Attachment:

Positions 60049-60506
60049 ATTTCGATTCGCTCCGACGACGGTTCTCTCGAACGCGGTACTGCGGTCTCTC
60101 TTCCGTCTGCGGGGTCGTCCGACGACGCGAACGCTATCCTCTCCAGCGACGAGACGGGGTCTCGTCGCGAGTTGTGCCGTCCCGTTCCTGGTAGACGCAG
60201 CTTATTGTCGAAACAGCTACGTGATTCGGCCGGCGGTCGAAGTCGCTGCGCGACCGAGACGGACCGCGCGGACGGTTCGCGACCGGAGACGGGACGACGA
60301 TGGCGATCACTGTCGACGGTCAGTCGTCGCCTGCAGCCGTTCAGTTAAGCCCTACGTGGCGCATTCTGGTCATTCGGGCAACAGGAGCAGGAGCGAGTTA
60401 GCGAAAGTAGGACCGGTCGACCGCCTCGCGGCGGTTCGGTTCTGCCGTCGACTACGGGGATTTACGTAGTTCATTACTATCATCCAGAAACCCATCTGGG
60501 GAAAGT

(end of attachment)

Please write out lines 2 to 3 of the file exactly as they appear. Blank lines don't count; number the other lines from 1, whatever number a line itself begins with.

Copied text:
60049 ATTTCGATTCGCTCCGACGACGGTTCTCTCGAACGCGGTACTGCGGTCTCTC
60101 TTCCGTCTGCGGGGTCGTCCGACGACGCGAACGCTATCCTCTCCAGCGACGAGACGGGGTCTCGTCGCGAGTTGTGCCGTCCCGTTCCTGGTAGACGCAG